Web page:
This trip was at my expense because my job did not concern music. The meeting's Web site stated that first-timers might be able to register at a lower fee in exchange for assisting with registration and other tasks. I inquired and was cordially accepted. I also had a free ticket on Southwest that got me to Little Rock. From there I took a Greyhound bus to Memphis—the best way to enter Memphis, I'm sure—and it was truly an authentic blues experience, complete with transmission failure on the Union Street hill coming up from the Mississippi, five blocks from the Peabody Hotel. This delayed our arrival by about an hour. The driver flatly refused to let us off the bus until we got to the bus station.
Registration tasks are great for a first-timer. Most first-timers probably know few attendees if any, and the registration table was a natural setting to meet people and start conversations. I was glad to have this part to play. Things were well organized. Later I spent some time standing and talking with Annie Thompson on the "speed bump" covering the exhibit hall power cables, warning people so they would not fall flat on their faces.
Another reason I attended MLA was to find out what was involved in music librarianship and whether I could possibly work in this field in the coming years: what should one learn, what courses should one take, what skills does one need to be able to contribute to music scholarship somehow, some day? Would there be work that meshed with the archival training I recently acquired at Simmons? I expected it could take a few years to acquire enough background, and that was confirmed, certainly for major positions. But could one learn some of it on the job? I found the Résumé Review Service to be extremely helpful. Jennifer Ottervik went through my current résumé and graciously gave me perspective on how I might eventually transition into music librarianship from corporate librarianship. Many other MLA members had suggestions and were supportive as well. For me, MLA was one grand informational interview.
The MLA meeting has nicely complemented the Music Librarianship course I have taken with Jean Morrow at Simmons this semester. My MLA meeting notes and experiences provided background in many areas, for instance, regarding current major projects such as Variations and RIPM. Every student taking music librarianship courses would benefit greatly by attending MLA meetings.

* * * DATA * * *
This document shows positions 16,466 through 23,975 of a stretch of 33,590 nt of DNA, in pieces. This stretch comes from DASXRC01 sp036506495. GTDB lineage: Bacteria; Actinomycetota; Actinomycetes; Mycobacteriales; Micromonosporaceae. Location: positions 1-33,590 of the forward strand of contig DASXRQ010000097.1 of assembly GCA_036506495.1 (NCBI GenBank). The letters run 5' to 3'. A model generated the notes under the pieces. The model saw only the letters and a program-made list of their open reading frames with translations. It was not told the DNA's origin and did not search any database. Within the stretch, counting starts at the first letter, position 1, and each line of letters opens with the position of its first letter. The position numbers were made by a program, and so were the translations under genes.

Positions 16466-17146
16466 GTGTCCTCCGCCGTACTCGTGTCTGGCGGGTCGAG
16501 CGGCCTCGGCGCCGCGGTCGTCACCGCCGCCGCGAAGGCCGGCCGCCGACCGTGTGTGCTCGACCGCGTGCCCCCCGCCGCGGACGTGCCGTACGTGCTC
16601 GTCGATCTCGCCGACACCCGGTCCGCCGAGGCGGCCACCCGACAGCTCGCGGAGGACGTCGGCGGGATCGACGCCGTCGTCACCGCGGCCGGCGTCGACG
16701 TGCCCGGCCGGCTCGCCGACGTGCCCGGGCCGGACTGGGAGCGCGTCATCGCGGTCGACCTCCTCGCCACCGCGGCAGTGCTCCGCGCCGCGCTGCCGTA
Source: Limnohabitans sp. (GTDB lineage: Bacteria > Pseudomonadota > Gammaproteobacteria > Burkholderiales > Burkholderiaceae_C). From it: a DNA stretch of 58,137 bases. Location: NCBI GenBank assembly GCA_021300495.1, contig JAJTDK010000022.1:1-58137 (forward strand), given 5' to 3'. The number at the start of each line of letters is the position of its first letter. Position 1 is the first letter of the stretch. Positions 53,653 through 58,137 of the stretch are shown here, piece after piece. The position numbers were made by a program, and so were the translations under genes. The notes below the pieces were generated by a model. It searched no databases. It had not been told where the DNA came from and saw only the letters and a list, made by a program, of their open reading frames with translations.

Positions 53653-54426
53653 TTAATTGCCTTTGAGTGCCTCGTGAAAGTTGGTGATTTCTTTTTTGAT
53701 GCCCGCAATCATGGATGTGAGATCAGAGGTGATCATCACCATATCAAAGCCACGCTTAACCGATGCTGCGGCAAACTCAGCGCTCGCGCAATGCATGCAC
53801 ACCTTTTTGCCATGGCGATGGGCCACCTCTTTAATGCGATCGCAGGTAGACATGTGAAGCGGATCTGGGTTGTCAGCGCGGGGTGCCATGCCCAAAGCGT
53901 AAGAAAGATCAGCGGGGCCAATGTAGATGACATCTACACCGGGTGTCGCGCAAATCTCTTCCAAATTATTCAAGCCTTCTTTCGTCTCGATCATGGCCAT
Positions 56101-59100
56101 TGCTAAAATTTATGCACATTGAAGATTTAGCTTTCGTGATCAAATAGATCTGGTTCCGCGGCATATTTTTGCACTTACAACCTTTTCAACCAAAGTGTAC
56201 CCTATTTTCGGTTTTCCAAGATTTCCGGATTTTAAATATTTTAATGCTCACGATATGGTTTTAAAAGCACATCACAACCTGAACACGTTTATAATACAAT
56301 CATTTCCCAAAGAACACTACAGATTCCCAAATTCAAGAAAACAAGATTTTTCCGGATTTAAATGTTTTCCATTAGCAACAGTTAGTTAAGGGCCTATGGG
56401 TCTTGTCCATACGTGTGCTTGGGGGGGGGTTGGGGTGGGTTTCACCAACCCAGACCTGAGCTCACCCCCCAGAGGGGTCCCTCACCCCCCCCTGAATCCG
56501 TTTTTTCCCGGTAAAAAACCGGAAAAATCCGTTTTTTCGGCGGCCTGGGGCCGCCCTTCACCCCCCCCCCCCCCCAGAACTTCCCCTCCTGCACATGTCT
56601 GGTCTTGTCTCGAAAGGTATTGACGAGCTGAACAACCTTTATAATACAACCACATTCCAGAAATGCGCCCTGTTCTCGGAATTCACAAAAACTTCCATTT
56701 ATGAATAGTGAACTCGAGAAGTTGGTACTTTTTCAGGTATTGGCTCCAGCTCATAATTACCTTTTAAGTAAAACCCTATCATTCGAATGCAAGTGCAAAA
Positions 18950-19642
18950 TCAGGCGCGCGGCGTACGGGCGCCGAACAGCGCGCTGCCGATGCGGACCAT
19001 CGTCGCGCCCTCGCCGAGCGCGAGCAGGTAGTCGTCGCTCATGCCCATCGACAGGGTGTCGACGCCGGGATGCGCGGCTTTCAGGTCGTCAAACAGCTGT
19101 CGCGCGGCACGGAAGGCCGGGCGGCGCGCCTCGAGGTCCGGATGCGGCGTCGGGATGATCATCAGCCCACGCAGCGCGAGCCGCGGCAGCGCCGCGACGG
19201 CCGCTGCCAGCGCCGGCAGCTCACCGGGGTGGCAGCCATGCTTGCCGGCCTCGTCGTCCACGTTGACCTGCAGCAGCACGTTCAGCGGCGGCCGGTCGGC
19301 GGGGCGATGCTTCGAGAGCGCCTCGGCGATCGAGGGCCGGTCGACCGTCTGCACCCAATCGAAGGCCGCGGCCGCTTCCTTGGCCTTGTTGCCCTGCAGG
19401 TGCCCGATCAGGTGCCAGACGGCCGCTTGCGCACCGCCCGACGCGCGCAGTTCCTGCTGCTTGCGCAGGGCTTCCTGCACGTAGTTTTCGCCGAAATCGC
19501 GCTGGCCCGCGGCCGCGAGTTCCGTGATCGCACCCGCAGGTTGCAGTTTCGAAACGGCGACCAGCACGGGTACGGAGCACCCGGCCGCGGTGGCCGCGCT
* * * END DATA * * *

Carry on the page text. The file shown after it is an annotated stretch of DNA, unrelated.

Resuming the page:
The New Members Forum and the First-time Attendees Reception especially helped orient us first-timers so we could take full advantage of the meeting. I attended as many presentations as I could, but there were several simultaneous sessions I was sorry to miss. We were also encouraged to sit in on roundtable and subcommittee business sessions. I wanted to observe some of these but it was difficult to fit any in.
I am not a music librarian (yet), but perhaps I am in the vanguard of the paraprofessionals and generalist reference librarians MLA should attempt to reach, as Joseph Boonin urged in Wednesday's Plenary Session. There is a sharp distinction made between librarians with and without degrees in music, and rightly so, given the complexities of music and the skills required to deal with music collections. It was awe-inspiring to meet MLA members and hear of their outstanding scholarly achievements, put faces with names, and get a sense of the human dimension of music librarianship.
However, the sharp distinction between highly trained musician-librarians and generalist librarians is a double-sharp-edged sword. It's true that accidentals in music do not belong in the key of a composition. But they are not mistakes. Accidentals enrich the music measurably. Was attending MLA/Memphis just a professional interlude, or might it be an overture to making a professional contribution in music librarianship? Getting up to tempo will be a daunting task. Perhaps for me it will be all development without a coda? I'm staying tuned! MLA hospitality is contagious—I'd like to welcome MLA newcomers to Newport in 2008.
Susan Korté was an editor and indexer of college-level texts and scholarly books before becoming a librarian (Simmons '94). She was a reference librarian in a public library, and for the past eleven years was a corporate librarian. She is currently completing a project at Brown University, describing about 70 categories in the Sheet Music Collection, and digitizing and creating metadata records for selected examples.
Welcome to all our new members!!
| Annual Meeting|
Building Our Profession: The Kevin Freeman Travel Grant|
Laurel A. Whisler, Southern Wesleyan University